The thioredoxin system under intermittent hypoxia in cancer cells
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The oxygen environment is an important determinant of carcinogenesis. Cancer cells are mostly in flux between low and high oxygen availability, experiencing cycling between hypoxia and reoxygenation, a phenomenon termed as intermittent hypoxia. The thioredoxin system, comprising thioredoxin and thioredoxin reductase, is an important antioxidant system that maintains the cellular oxygen homeostasis by eliminating harmful oxidants. It also regulates several important transcription factors. High levels of thioredoxin have been observed in cancer cells and are linked to their growth and progression. Due to its immense importance in the cancer cell biology, the thioredoxin system is also considered a potential anticancer target. Surprisingly, very few studies involving the thioredoxin system have been performed under intermittent hypoxia. We used MDA-MB-231, a model breast cancer cell line to characterize the expression of the thioredoxin system under intermittent hypoxia. Cells were exposed to prolonged hypoxia followed by different lengths of reoxygenation alongside normoxic conditions. Additionally, hypoxic cycling preconditioning prior to exposure to prolonged hypoxia and reoxygenation were also used. Cellular viability, ROS levels, thioredoxin protein levels and promoter activity were measured under all the conditions. We also observed the thioredoxin reductase specific activity under normoxia, hypoxia and hypoxia followed by 4 hours of reoxygenation. Our results indicate that reoxygenation provides cells with growth stability. A 4-hour reoxygenation significantly increases the ROS levels, thioredoxin protein levels and promoter activity, and thioredoxin reductase specific activity. Better understanding of mechanisms involved in the regulation of the thioredoxin system under different oxygen conditions will enable designing of improved therapeutics that are more effective in the in vivo tumor microenvironment.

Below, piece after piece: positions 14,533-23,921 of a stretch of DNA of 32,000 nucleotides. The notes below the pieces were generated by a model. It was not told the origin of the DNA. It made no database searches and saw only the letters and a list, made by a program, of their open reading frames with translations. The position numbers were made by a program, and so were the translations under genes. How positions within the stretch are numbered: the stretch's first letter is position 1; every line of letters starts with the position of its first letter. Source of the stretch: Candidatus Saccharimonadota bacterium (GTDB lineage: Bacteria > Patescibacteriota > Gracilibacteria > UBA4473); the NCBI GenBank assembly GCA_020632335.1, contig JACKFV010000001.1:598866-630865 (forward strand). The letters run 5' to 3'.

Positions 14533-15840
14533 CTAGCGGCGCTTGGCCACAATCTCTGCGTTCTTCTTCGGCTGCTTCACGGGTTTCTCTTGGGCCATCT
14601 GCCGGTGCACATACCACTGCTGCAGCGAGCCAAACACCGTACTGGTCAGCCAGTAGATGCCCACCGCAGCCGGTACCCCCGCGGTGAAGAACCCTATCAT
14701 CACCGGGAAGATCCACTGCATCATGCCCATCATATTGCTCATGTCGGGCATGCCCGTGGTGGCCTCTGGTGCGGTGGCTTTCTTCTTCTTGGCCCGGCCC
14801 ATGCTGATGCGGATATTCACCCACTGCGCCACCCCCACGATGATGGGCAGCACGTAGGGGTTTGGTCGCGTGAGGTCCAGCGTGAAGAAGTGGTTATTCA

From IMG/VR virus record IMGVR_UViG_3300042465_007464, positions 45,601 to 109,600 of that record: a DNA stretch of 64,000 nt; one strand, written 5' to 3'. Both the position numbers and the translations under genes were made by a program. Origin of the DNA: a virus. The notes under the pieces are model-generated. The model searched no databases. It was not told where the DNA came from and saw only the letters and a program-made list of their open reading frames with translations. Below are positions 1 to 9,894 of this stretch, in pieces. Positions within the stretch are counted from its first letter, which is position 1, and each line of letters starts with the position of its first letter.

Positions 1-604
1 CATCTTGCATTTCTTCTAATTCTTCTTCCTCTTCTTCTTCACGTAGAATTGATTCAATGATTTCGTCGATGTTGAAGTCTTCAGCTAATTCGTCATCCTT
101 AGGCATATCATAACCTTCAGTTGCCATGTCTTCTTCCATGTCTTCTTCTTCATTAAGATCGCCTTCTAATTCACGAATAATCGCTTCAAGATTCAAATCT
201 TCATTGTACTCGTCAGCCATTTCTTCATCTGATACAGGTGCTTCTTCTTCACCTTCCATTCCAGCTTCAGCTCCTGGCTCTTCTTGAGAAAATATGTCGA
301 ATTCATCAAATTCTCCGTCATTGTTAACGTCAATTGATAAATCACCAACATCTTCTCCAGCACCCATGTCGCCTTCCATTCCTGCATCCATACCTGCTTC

Proceedings of the Australian Society for Biochemistry and Molecular Biology, Volume 44
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Biochemistry and Cell Biology
Cancer Cell Biology